Do you recall the names of the folks on the committee? I had never heard this story before. Was this disagreement a Federalist/Anti-Federalist kind of debate? I know that there was Federalist opposition to the Bill of Rights, I wonder if the debate over the 2nd Amendment was a part of that discussion?

Thanks,

Mike

dorvinion
September 10, 2007, 06:24 PM
When I see 'well regulated militia' this is what I see.

The states have the power to pass laws to provide for the training, arming, discipline, appointment of officers, etc of the militia.

Laws and state constitutions from the pre-ratification days up to this day reflect this. All able bodied men(persons) from age x to y capable of bearing arms. Equipment lists in the case of some states (certain caliber rifle, certain amount of ammo and powder, for officers, pistols, horses, sabers, etc)

Lacking leadership and established disciplinary rules, you would essentially be raising an unorganized, loosely trained(if at all) mob, not a militia.

In other words, 'well regulated' to the founding fathers meant establishing minimums(minimum standard of training, equipment, etc). In todays typically liberal view, 'well regulated' means establishing rigid limitations.

rkh
September 10, 2007, 06:30 PM
THE BILL OF RIGHTS
Amendments 1-10 of the Constitution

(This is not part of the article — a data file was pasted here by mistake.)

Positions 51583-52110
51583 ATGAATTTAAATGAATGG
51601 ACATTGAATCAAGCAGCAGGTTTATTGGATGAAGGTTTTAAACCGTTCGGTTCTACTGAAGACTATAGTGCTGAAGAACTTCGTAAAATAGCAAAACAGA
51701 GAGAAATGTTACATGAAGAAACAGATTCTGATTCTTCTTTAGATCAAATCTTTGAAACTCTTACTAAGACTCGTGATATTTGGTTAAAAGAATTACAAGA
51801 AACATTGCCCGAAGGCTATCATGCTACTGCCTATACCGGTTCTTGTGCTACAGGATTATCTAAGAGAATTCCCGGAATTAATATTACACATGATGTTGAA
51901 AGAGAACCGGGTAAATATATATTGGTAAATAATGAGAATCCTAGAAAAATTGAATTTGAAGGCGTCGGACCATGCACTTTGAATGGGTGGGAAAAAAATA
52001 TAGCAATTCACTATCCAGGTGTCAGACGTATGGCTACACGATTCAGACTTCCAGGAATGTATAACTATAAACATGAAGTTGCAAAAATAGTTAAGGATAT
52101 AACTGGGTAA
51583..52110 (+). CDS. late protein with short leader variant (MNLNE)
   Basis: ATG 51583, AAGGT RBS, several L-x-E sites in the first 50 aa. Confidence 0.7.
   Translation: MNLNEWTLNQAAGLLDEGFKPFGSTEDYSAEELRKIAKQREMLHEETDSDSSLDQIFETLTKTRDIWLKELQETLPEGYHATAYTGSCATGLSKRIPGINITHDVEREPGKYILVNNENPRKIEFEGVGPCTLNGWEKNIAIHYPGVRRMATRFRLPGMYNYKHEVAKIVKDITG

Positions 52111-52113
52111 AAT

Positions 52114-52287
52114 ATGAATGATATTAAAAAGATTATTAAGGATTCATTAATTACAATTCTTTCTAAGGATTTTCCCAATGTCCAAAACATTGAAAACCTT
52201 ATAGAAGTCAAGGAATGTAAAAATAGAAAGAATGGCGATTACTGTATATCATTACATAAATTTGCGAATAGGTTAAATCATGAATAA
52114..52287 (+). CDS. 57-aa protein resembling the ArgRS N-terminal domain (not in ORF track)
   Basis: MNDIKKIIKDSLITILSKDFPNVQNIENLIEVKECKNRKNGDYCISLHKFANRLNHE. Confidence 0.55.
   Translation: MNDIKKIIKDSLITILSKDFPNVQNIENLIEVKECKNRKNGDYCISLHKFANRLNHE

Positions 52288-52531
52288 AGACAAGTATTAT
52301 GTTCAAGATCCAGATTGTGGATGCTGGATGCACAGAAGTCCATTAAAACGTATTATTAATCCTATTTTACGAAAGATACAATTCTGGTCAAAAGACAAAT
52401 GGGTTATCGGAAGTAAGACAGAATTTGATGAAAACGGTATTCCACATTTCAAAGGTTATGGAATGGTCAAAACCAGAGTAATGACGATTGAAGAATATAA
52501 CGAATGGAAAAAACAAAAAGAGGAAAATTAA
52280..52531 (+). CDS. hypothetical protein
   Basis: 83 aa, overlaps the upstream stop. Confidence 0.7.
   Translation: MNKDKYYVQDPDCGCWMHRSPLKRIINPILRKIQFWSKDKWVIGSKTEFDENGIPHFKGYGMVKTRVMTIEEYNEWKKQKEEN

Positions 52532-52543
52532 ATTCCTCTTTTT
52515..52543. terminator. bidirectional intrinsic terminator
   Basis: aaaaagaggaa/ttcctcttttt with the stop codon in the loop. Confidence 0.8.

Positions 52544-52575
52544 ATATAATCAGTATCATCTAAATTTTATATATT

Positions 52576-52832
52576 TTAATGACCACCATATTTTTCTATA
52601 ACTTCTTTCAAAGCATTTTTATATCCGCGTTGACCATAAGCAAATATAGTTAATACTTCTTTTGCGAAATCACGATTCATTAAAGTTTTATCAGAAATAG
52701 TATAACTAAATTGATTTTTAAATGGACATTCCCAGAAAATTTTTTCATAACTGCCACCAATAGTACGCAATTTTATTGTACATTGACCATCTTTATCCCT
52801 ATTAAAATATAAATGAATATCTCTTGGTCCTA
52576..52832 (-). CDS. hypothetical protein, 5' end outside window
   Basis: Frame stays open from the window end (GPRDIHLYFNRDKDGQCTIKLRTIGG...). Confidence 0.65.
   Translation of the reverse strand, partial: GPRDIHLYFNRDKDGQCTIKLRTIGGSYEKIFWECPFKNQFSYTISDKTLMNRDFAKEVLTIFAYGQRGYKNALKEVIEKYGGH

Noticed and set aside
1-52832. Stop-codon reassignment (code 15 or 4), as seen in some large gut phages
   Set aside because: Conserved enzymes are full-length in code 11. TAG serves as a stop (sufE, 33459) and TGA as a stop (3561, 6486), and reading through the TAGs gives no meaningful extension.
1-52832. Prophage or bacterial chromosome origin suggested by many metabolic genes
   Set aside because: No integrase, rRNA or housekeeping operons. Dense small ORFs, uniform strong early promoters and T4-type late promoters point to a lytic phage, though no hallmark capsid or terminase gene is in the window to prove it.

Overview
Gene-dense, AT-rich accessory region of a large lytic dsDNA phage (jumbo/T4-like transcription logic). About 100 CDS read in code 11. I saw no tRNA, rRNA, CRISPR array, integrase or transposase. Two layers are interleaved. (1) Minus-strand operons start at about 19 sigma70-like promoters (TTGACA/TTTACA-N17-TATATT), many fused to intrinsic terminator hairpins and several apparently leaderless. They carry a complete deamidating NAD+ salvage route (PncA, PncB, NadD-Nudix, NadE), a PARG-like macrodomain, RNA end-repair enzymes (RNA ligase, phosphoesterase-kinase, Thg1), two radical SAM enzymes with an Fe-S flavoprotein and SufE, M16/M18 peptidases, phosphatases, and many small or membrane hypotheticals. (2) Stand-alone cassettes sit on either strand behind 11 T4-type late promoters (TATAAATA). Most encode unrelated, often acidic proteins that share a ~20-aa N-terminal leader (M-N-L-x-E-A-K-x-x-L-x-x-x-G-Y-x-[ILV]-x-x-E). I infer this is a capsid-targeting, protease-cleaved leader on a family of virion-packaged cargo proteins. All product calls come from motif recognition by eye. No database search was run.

Here's a neat piece of trivia for you:

The Bill of Rights is the first 8 amendments to the US Constitution, not the first 10.
Amendment 9 apparently means something, but nobody can figure out what, and Amendment 10 is unconcerned with individual rights.

Ask a Constitutional scholar. :D

bulgron
September 10, 2007, 08:25 PM
Thanks, I may see if it's in my library.

Can you tell if the documentary is solid history or propaganda?


The documentary interviews a wide range of people, including constitutional historians, law professors, civil rights activists, NRA council members, and so forth. The historians and law professors are currently working for various universities, and it's what they have to say that I find to be the most compelling. Indeed, you might find the documentary a bit dry, if only because the people who it interviews are a bit dry.